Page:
Watch a trailer of Coast Modern
A still from the film, showing Hoke Residence, designed by Jeff Kovel of Skylab Architecture, 2007, Portland OR
Reunion House, designed by Richard Neutra, 1949, Los Angeles CA
Smith House 2, designed by Erickson/Massey Architects, 1964, Vancouver BC
Watzek House, designed by John Yeon, 1937, Portland OR
Dunbar House, designed by Barry Downs, 1958, Vancouver BC
Case Residence, designed by Ron Thom, 1965, Vancouver BC
Coupland House, designed by Duncan McNab, 1958, Vancouver
Glendower House, designed by Bestor Architecture, 2006, Los Angeles CA
Glendower House, with Frank Lloyd Wright's 1924 Ennis House in the upper background
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Like many of us, filmmakers Mike Bernard and Gavin Froome are drawn to the romantic modernism of North America's West Coast, the landscape where the architecture of glass, wood, concrete and steel could be at its most expressive and fertile.
Coast Modern begins with Arthur Erickson's 1972 Eppich House, with Bernard and Froome's camera going on to pan lazily through some of the lesser known marvels of post-war architectural design, a mouth-watering array of domestic design that offers up a truly utopian vision of how things could be, as well as visiting many of the classics, including Rudolph Schindler's Sachs Apartments in LA, the Case Study Houses and The Sea Ranch near San Francisco
And yet there's a shadow of regret underpinning the whole enterprise. As one of the interviewees puts it, 'modernism is a beautiful failure - you can't call it a success when 90% of people do not want to live in a Modernist house.' Tear downs are still all too common as the relentless march of neophilia sweeps away many perfectly decent buildings.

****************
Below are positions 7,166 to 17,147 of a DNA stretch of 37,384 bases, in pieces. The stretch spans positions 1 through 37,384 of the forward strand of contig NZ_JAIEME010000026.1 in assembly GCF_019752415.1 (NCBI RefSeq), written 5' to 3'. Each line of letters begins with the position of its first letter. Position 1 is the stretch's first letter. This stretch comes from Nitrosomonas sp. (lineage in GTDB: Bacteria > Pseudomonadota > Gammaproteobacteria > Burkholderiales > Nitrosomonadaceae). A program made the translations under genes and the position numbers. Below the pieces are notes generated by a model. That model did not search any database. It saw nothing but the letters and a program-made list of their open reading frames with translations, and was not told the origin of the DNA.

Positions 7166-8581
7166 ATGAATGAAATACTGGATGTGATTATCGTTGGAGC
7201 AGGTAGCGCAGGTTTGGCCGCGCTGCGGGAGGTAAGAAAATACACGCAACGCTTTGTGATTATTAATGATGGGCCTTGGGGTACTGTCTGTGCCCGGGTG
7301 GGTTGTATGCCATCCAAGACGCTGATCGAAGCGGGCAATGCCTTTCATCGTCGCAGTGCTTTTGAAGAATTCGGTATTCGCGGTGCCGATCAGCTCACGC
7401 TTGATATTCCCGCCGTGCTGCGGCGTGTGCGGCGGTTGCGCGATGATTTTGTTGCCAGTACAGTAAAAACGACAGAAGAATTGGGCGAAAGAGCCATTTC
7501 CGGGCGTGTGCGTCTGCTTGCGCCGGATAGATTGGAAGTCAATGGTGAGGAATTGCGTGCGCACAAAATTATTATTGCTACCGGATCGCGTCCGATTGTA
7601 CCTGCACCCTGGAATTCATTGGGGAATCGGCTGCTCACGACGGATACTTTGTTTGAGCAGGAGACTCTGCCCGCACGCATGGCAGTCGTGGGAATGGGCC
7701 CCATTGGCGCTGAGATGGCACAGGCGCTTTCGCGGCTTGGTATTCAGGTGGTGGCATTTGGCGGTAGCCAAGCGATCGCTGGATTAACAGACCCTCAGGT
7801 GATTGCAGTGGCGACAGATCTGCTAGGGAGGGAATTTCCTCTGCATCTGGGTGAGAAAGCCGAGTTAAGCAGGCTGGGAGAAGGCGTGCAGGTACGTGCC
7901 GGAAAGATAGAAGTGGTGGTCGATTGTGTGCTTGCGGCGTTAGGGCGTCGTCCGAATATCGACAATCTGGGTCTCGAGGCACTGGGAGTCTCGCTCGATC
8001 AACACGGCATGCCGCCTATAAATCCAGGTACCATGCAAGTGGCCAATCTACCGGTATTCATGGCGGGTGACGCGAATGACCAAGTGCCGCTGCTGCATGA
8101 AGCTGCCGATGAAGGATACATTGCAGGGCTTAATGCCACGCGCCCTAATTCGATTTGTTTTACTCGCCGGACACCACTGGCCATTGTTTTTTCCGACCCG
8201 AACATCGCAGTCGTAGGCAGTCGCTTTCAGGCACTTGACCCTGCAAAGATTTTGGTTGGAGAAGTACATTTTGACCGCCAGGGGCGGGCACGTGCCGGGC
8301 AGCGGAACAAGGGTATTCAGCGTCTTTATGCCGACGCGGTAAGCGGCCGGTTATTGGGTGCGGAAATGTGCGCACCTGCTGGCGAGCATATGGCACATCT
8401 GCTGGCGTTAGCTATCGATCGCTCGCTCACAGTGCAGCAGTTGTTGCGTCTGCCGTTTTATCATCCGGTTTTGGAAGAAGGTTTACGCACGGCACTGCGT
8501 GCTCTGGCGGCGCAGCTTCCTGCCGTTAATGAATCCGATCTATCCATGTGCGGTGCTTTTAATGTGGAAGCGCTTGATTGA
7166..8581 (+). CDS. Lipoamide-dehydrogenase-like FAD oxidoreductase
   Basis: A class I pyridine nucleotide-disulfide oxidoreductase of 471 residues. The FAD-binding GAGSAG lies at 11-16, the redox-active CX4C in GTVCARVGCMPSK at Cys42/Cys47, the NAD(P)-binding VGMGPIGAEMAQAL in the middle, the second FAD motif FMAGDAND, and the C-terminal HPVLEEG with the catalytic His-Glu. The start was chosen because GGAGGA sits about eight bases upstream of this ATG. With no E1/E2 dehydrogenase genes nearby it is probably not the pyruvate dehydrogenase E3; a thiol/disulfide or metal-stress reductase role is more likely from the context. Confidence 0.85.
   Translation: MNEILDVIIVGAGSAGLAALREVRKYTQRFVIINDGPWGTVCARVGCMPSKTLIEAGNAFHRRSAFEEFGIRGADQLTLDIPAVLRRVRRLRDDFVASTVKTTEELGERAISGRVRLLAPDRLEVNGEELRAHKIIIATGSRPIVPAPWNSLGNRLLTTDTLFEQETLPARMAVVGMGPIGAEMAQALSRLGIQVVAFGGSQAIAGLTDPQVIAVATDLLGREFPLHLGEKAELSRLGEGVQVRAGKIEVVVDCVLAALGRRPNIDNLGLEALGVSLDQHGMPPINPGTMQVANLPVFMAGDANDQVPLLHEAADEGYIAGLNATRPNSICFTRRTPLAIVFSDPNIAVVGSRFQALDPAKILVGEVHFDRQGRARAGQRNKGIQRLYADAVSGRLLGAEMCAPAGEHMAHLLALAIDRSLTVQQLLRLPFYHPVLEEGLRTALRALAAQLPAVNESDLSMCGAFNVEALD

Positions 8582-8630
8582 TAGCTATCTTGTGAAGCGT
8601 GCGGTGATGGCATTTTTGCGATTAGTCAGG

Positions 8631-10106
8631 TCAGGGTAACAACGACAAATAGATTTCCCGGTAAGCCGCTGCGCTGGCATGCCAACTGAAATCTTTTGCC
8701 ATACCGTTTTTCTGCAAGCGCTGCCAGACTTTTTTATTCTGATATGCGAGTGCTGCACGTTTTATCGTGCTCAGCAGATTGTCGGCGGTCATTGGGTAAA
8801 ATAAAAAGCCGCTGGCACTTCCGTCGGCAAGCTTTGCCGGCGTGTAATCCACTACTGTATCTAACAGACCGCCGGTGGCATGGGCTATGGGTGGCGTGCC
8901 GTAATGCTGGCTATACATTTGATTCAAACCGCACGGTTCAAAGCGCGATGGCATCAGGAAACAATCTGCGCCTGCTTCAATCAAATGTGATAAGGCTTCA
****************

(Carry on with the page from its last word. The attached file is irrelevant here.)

The tide is slowly turning in favour of the old, however. Douglas Coupland goes further, citing Wallpaper's early focus on this once obscure arm of international modernism as one of the main drivers behind its recent revival (and the film also makes a sly dig at the hipsterisation of modern design).
Coast Modern might appear to be preaching to the converted, with hazy, dreamy photography that shifts between crisp focus and fashionable blurs and a cast of commentators - architects, writers and designers - extolling the virtues of these relentlessly verdant sets for a very singular type of domestic life. But it's the feeling of longevity and life and the slow assimilation of building and landscape that stands out, decades of interaction between place and nature that can't be recreated overnight.
Hopefully Coast Modern will open up closed minds a little further, bringing more people into the light, space, air and nature that defined a truly fertile phase of architectural design.
Coast Modern will be screened at the Architecture & Design Film Festival in New York, which runs from 18 to 21 October